Students attend three classroom hours per week (in one block), comprising lectures using a mix of theory and practical applications, delivered in First Semester, and in both day and evening sessions.
Of course, you only have to attend one of these sessions! Timing and location of the Econ350 Lecture Programme can be found at:
Students are expected to attend the full quota of lectures as all the material covered in class is examinable.
The lectures of Econ350 will be recorded on the University’s i-Lecture facility. This can be found at: http://ilearn.mq.edu.au
Required and Recommended Texts and/or Materials
There is no set textbook for Econ350. Here are some useful books for this course (as they are for the ‘sister unit’, Econ 335, The Economics of Financial Institutions)
Kidwell, D. et al. 2014, Financial Markets, Institutions and Money (3rd edn), Australian Edition, John Wiley & Sons Australia.
Niall Ferguson. 2008, ‘The Ascent of Money’, published Allen Lane (Penguin), London. This book provides an overview of the history of money and finance – indeed, its subtitle is ‘A Financial History of the World’. What makes this different to most books recommended for courses such as this is that it is also great fun to read – full of drama, violence, scandal, passion, crime, and so on – in short, all the things that really drive money and finance. It takes its story all the way up to mid-2008. A television series on the book was also made in 2008, and broadcast on the ABC (and it is available on YouTube at https://www.youtube.com/watch?v=fsrtB5lp60s). Also, there is an interview with Ferguson about the book on the web. This interview (‘Afterwords: Niall Ferguson author of ‘The Ascent of Money: A Financial History of the World” interviewed by Adrian Woolridge, Washington bureau chief for The Economist’) appeared on the US public broadcaster ‘C-SPAN’ (on November 17, 2008). To find it, simply go to the C-Span website (www.c-span.org) and type in the title above (or, of course, use Google).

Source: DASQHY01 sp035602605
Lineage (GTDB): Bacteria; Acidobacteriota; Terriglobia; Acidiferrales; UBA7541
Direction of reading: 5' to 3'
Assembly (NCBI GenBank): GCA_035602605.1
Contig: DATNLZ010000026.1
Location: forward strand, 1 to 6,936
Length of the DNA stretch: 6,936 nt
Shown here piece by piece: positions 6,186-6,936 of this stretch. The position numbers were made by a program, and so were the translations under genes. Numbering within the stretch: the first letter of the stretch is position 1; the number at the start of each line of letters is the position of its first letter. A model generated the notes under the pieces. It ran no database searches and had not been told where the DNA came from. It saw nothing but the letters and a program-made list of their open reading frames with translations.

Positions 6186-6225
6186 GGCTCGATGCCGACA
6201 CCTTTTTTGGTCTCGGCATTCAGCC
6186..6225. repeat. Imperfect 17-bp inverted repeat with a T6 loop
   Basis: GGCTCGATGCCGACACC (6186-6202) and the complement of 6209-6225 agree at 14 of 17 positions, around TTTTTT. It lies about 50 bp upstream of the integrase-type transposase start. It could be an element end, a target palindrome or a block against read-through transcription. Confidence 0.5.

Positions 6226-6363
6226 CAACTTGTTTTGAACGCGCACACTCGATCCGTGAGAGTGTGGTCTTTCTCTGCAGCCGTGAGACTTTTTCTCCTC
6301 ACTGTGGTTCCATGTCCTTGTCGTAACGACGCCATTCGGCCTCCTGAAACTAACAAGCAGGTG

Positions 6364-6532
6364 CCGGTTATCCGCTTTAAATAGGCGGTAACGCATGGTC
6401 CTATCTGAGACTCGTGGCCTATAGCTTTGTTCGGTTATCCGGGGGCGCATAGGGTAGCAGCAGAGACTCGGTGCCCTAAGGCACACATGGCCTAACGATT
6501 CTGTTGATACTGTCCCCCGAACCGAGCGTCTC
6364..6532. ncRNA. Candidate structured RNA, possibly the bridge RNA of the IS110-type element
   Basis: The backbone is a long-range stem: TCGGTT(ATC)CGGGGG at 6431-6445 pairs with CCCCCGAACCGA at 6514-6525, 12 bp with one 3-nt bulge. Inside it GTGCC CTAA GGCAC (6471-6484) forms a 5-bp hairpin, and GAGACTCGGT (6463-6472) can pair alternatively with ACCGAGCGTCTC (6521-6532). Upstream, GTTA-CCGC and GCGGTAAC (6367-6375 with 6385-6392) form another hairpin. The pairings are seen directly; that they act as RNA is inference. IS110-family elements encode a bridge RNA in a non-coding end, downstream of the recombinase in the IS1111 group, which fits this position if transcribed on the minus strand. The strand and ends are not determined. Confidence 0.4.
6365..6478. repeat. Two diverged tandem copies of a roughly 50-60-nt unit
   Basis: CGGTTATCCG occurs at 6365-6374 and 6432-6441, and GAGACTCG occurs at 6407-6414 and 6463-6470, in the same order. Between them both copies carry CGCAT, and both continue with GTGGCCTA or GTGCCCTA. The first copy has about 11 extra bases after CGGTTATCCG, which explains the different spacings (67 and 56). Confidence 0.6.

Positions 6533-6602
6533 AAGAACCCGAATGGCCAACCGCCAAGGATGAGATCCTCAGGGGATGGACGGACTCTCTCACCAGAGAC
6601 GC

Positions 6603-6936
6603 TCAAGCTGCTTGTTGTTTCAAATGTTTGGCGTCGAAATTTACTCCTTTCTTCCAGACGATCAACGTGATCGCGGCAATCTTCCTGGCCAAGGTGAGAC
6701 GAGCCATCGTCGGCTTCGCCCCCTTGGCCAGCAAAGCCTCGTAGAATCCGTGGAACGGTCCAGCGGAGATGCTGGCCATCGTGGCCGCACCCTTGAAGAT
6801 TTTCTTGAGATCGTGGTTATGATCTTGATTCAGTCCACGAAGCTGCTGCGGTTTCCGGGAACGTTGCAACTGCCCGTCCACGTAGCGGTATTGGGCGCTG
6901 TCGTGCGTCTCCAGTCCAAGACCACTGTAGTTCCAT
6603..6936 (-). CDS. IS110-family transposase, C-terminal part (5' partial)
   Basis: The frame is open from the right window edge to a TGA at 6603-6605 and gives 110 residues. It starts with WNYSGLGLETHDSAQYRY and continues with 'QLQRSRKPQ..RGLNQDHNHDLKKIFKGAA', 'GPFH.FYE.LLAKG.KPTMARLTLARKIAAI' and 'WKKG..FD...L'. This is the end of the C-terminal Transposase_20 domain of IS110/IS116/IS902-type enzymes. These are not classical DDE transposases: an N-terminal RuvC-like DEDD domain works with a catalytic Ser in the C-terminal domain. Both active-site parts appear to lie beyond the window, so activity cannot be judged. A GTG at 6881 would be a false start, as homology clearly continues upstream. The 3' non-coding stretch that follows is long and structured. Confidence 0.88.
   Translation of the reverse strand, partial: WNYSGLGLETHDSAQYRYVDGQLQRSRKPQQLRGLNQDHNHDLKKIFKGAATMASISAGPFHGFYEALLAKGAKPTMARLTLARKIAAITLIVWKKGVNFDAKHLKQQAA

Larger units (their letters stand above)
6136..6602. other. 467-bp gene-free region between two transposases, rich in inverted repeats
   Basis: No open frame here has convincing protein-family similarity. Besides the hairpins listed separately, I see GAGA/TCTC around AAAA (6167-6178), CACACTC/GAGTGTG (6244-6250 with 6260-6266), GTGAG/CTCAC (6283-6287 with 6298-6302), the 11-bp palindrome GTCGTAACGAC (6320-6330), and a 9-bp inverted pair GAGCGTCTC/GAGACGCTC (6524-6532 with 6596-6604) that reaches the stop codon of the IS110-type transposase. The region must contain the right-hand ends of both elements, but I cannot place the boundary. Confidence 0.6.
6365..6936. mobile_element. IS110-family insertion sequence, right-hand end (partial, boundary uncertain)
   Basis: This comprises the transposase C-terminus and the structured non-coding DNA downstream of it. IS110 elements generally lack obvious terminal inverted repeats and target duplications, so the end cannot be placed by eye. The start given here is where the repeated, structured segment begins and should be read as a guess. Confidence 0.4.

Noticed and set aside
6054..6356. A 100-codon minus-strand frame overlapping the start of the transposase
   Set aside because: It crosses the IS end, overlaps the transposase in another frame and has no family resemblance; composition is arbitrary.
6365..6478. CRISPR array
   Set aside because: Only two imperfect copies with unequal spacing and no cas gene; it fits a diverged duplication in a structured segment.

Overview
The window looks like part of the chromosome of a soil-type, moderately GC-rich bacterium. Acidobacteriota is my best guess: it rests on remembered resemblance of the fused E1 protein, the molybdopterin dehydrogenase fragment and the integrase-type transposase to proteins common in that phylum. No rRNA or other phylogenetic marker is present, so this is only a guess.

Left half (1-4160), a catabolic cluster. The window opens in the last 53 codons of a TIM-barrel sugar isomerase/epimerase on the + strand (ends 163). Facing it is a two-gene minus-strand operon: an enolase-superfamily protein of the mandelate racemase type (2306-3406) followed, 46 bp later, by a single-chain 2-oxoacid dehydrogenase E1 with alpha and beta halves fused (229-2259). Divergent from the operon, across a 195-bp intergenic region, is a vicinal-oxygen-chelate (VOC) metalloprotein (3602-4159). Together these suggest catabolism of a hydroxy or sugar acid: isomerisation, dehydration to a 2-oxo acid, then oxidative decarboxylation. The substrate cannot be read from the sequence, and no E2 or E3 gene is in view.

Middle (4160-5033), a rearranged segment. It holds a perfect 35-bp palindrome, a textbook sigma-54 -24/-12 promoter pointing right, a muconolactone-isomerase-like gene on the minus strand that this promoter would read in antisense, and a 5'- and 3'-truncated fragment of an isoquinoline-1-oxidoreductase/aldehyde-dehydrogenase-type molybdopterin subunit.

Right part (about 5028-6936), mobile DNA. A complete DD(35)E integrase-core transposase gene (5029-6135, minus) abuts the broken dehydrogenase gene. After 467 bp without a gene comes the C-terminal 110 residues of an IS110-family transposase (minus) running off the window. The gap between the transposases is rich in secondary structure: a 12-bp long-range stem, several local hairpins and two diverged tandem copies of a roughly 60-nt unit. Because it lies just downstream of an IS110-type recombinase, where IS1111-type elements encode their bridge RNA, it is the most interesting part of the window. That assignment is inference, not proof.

Technology Used and Required
Learning and Teaching Activities
As noted above, this unit is taught via three hours of lectures per week. In terms of student activity in relation to this, it is suggested that lecture slides and/or any readings be read in advance. Meanwhile, keeping up to speed on events impacting financial institutions and markets will be highly advantageous.